West Indies v England, 3rd Test, Antigua

England desperate for fightback at old Rec

The Preview by Will Luke

February 14, 2009

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A groundsman readies the ARG pitch on Saturday© Getty Images
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Match facts

Sunday February 15 - Thursday February 19
Start time 10.00am (14.00GMT)

Big Picture

After England's Sabina Park debacle last week, an altogether different farce afflicted the series when the second Test was abandoned due to sand. Friday the 13th had struck, and how. Never before had Antigua's most plentiful resource caused such embarrassment to a proud nation, and with the Sir Viv Richards Stadium now hosting an army of diggers to ascertain its future viability as a Test ground, all eyes turn to the Antigua Recreation Ground. The old Rec, as it is known, is dripping in history - it hosted not one, but two of Brian Lara's world records - before it was consigned to the scrapheap following its last Test in 2006. Since then, the ARG has been mainly used for training and preparation. Prior to the second Test, England netted there and the faster bowlers generated extreme pace on very slippery surfaces, a trend which continued this morning as Steve Harmison worked up a head of steam. Dropped for the second Test, Harmison could well return here if conditions suit him.

The shock abandonment of Friday's Test was an unfortunate stumbling block for England, in particular, as they are desperate to bounce back from their calamitous 51 all out a week ago in Jamaica. Ian Bell was dropped on Friday in place of Owais Shah, who will finally get his chance on Sunday - and, one would expect, he will be given a long stretch to prove his worth. For their bowling attack, however, England might well opt for Harmison's pace and bounce over Anderson's seam and swing in a horses-for-courses selection.

For West Indies, it seems unlikely they will change their starting XI from the second Test, in which Xavier Marshall was dropped for Ryan Hinds. Yet there is a sense that, although they are 1-0 up in the series, the farcical scenes in North Sound on Friday could affect the momentum of the side; the bright new era of hope that Jerome Taylor and West Indies generated in the first Test has again been replaced by calls for administrative repercussions and heads to roll. All West Indies can hope for is a repeat of their Jamaica brilliance, leaving the penpushers to continue their bungling.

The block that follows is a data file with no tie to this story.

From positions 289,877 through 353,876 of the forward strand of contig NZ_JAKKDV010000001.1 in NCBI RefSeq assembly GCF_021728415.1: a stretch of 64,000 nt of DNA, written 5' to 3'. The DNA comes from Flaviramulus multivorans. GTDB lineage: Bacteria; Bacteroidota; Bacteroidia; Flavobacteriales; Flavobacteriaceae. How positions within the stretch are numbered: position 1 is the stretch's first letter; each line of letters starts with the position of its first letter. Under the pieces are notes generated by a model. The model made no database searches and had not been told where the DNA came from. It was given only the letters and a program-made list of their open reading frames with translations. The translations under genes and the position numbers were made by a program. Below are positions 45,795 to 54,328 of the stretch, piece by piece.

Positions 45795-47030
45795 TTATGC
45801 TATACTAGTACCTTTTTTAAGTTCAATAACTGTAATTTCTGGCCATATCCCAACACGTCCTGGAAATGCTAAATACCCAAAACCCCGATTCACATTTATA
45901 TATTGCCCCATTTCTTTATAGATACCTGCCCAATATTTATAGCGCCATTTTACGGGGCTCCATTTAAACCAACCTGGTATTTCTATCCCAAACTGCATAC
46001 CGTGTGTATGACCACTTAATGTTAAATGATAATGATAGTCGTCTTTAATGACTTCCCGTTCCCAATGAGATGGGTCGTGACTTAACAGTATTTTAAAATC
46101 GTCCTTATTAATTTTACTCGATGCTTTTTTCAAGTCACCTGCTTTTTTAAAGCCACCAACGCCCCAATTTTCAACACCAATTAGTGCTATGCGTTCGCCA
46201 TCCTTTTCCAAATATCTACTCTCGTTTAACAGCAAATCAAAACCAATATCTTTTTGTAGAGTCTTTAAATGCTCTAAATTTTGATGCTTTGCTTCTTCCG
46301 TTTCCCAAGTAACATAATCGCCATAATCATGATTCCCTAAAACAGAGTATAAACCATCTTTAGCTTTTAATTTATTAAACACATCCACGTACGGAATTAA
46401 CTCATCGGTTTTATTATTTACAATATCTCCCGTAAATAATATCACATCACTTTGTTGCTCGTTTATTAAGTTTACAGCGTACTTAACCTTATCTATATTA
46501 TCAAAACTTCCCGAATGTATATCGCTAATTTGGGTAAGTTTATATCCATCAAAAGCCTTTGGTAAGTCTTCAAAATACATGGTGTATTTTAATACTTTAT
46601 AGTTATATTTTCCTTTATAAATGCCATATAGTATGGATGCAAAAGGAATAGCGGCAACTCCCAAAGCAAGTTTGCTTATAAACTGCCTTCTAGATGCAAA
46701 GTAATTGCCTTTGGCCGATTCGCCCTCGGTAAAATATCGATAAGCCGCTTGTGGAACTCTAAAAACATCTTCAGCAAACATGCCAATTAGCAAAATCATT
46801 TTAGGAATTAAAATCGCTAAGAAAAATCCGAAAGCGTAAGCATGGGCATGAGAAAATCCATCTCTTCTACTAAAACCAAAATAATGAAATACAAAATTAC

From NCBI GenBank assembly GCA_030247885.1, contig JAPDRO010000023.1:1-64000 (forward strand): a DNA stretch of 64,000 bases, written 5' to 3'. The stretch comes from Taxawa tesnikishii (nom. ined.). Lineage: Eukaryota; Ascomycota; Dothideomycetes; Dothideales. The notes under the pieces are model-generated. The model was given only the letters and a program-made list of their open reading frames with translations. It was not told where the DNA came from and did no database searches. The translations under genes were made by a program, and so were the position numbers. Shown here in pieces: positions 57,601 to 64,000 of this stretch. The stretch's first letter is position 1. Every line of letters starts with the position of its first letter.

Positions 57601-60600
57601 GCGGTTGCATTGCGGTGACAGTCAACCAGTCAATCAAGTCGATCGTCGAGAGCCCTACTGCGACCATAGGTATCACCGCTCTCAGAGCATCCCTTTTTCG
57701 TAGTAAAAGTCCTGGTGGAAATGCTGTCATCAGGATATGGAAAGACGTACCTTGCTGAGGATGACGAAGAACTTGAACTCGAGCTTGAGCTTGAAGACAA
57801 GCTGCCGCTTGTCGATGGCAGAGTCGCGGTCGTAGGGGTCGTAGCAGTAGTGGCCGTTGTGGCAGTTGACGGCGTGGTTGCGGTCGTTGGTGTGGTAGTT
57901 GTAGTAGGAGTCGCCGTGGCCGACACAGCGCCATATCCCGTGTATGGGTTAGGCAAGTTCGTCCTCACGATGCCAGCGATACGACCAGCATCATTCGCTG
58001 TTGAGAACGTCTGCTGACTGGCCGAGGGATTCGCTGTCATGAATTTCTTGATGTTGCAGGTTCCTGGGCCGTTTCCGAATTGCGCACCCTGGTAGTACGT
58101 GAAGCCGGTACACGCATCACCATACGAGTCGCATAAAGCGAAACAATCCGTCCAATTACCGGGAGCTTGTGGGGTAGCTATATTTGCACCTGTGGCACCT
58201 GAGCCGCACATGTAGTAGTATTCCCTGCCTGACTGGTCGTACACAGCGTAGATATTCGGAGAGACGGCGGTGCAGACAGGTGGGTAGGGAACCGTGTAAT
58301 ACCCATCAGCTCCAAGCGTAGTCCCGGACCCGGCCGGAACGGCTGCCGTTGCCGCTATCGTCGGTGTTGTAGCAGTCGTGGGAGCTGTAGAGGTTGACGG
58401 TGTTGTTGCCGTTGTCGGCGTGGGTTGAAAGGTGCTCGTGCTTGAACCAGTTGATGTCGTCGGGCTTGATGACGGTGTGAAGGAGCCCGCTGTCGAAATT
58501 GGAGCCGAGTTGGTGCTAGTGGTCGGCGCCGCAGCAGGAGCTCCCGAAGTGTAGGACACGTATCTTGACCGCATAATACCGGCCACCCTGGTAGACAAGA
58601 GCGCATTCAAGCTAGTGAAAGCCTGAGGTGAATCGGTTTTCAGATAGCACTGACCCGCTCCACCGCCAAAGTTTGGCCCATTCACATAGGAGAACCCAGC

Form guide (most recent first)

West Indies DWDDL
England DLDLW

Watch out for …

Jerome Taylor: His spell of a lifetime in Jamaica not only won the Test for West Indies, but woke their slumbering fans from a decade of mild indifference. Bowling fast, full and straight, not even Kevin Pietersen could cope with the late swing, his off stump cartwheeling back to spark England's dramatic collapse. Taylor has always had the ability to lead the attack. Crucially, does he now believe he's earned that role?

Andrew Strauss: Of all of England's current underperforming lot, Strauss is the man who most needs a score. England need his runs, but he needs them more; a hundred at the ARG will cement his authority among a team containing two former captains, and set in place his vision for the side's future. With England collapsing meekly in Jamaica, followed by the sandy farce in Antigua, Strauss desperately needs to issue a statement that all will be well - something he does beautifully in press conferences, if not yet with the bat as captain.


Firemen are called in to water the pitch at the Rec © Getty Images
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Team news